Afghan journalist who was Time magazine’s cover star on the ‘pain’ of being forced to live in a British hotel for almost 9 months

A great Afghan journalist who was a Time The magazine’s cover star spoke of the “pain” of being forced to live in a hotel in the UK for almost nine months.

Zahra Joya, who was one of Timewomen of the year in 2022currently lives in exile in London after escaping the Taliban in Afghanistan at the end of August last year.

The 29-year-old, founder of Rukhshana Media, Afghanistan’s first feminist news agency, said The Independent she struggles to cope in the UK as she is so far away from her parents.

Ms Joya, who runs the UK outlet, said: ‘Living in a hotel and being away from my parents is very painful for me. Honestly, I’m mentally in Afghanistan. I’m just physically out of my country and home.

“I am disappointed with everything that is happening in Afghanistan. I feel broken every day and I start over. Life is very difficult in such conditions. I start every morning with a lot of stress and worry. When I wake up, the first thing I do is check my phone to see what happened in Afghanistan.

The Taliban stepped up its attack on women’s rights earlier this month, ordering older women and girls to cover their faces when out in public and try to stay at home.

In addition to this, the radical Islamist group has also ordered all Afghan women to wear a burqa that veils their face when out in public. At a press conference in Kabul, a Taliban spokesman said a woman’s father or closest male family member would be visited and possibly imprisoned or fired from his government jobs if he was discovered that she had violated the new regulations.

“It was good that I was listed by Time as one of their twelve women of the year in 2022,” said Ms. Joya, whose outlet highlights the struggles of women under the Taliban regime.

“At a time when, unfortunately, half of the Afghan population – women – are victims of the barbaric violence of the Taliban. Millions of girls in Afghanistan have lost their right to education.

Ms Joya, who came to the UK on August 26 last year, warned that the world “is seeing an increase in Taliban violence every day”.

The journalist, who was interviewed by Angelina Jolie for Time magazine, added: “The Taliban, an insurgent group that created two decades of war against the Afghan people, have repeatedly committed acts that are clear examples of crimes against humanity and war crimes.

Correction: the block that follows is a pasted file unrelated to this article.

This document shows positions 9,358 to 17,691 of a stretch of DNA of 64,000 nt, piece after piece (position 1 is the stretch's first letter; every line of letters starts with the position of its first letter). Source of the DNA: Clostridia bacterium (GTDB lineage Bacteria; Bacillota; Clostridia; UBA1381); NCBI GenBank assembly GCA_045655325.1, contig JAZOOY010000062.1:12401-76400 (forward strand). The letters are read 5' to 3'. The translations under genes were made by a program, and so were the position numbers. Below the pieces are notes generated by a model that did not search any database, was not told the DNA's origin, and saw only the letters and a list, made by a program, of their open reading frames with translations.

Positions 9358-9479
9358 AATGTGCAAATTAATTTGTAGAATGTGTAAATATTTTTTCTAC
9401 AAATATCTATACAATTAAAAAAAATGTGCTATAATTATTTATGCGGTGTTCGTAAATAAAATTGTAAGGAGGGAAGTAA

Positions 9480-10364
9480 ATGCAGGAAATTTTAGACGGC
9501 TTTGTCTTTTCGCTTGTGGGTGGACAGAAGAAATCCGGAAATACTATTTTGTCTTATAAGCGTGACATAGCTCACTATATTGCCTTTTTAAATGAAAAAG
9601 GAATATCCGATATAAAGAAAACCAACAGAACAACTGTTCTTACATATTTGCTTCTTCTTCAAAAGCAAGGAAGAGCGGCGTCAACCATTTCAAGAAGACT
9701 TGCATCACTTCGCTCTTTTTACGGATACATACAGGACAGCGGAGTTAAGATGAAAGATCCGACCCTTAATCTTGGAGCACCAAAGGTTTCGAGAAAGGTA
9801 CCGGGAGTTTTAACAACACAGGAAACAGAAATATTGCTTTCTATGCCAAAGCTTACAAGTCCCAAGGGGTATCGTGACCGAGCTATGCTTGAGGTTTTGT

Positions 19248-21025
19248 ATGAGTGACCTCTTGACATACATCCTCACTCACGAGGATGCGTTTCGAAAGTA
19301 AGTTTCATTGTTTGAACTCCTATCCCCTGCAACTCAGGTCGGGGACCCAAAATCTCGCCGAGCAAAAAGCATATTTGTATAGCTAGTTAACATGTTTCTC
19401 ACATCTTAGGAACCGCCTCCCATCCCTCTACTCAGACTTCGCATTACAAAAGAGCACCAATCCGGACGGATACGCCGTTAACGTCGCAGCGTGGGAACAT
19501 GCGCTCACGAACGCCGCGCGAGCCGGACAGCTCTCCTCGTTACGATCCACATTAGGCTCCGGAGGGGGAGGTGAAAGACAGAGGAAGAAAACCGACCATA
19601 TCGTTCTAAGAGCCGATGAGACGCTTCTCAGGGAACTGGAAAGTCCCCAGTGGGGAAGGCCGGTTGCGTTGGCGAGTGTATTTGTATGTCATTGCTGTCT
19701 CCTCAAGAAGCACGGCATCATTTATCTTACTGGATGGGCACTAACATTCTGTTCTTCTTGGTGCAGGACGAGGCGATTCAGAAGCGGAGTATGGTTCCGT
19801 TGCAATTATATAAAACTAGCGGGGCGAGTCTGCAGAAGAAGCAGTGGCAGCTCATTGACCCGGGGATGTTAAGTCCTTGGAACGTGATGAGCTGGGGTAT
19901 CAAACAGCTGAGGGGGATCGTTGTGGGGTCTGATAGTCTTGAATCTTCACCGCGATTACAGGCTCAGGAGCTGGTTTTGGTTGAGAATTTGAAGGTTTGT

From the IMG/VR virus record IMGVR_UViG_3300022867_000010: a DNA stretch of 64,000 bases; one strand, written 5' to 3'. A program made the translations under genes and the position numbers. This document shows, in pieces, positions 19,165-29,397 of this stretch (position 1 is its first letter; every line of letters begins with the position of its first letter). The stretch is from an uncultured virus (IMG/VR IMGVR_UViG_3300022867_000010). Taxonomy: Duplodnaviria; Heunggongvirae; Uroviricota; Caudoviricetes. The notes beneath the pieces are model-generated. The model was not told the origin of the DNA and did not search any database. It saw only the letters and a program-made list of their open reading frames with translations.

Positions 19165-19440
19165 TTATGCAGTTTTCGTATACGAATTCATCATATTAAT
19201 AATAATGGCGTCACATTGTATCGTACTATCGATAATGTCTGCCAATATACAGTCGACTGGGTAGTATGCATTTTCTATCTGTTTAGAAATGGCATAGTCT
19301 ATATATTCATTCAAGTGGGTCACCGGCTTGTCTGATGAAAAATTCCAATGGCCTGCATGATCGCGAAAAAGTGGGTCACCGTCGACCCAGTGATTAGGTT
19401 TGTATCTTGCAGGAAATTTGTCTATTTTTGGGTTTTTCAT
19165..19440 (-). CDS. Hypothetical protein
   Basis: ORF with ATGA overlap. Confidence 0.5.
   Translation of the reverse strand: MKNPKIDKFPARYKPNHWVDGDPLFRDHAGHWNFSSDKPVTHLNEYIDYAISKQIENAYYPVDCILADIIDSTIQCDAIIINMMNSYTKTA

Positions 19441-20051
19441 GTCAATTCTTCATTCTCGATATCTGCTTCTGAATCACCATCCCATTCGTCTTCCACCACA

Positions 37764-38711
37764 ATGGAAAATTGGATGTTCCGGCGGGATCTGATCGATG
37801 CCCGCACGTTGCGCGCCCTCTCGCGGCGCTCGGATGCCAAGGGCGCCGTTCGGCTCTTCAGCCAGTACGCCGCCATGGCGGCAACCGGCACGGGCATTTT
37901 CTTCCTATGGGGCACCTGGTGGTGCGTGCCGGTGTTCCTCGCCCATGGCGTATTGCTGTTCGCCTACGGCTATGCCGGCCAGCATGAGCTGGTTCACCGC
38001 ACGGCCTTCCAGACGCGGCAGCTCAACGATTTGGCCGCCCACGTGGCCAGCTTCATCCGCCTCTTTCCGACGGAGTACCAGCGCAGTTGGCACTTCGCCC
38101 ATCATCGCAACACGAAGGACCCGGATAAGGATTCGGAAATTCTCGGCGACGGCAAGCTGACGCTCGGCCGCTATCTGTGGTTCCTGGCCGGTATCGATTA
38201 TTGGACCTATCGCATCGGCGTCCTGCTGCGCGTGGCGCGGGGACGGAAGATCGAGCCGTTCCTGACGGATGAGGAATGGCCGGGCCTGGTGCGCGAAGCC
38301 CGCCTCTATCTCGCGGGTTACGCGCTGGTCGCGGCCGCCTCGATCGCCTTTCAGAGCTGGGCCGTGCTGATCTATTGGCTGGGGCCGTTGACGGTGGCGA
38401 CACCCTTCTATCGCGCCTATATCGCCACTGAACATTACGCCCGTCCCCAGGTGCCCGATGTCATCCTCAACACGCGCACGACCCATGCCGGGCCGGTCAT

“They killed and tortured thousands of civilians, assassinated journalists, judges, activists and policewomen. They threatened and oppressed women and harassed political, racial, cultural and religious groups.

The Taliban “clearly ignored and violated international humanitarian law”, she said, adding that the group is “in flagrant violation of various articles of the 1949 Geneva Conventions”.

Ms Joya claimed the Taliban had “deliberately carried out attacks on civilians, deliberately directed attacks on religious, historical, educational, artistic, scientific and hospital sites, and taken hostages”.



I decided to become a journalist and amplify the voice of the people, especially women, in the pursuit of justice. I knew many women who had sad stories but had no place to talk about them and share them.

Zahra Joya

The Taliban have stepped up restrictions on women since seizing power in the Afghan capital, Kabul, in mid-August as US and British forces withdrew. The group, which previously ruled the country, blocked women’s access to work and secondary education and banned them from participating in all sports.

Ms. Joya, who leads a team of female journalists who work in secret across Afghanistan, explained that Rukhshana Media is focused on reporting “the stories of women and girls who live under a gender apartheid regime in the 21st century. “in a climate where women are not allowed to simply choose the clothes they wear.

She added: “At Rukhshana Media, we want to say what it means to lose not only your rights, your job, but also your social identity.

“We’re not just doing journalism these days, we’re also covering the loss of our own rights, our own freedoms.

“One day we write about girls deprived of going to school. Another day we write about compulsory hijab. The next day, about women banned from sports activities. Then we report forced marriages and mysterious murders. The list goes on.”

Ms. Joya, who studied law at Kabul University, is from the Hazara community, a group with a long history of oppression by the Taliban.

Growing up, she spent five years pretending to be a boy because there were no schools that allowed girls to go nearby. She decided to pursue a career as a journalist after a friend suggested she intern at a local news agency, she said.

“As soon as I walked in, I knew that was what I was supposed to do,” Ms Joya added. “I decided to become a journalist and amplify the voice of the people, especially women, in the pursuit of justice. I knew many women who had sad stories but had no place to talk about them and share them.

According to Reporters Without Borders, eight out of ten women journalists have lost their jobs since the Taliban took power last summer.

Ms Joya, who has faced death threats for her reporting, said she has been a journalist for almost a decade now – adding that she is often the only female journalist working in the newsroom.

She added, “News and stories were often told from a male perspective, and it was the males who decided what was worth reporting.

“In 2020, I decided to start my own business so I could tell stories about what was happening to women and girls across the country and hire female journalists to do the reporting.”

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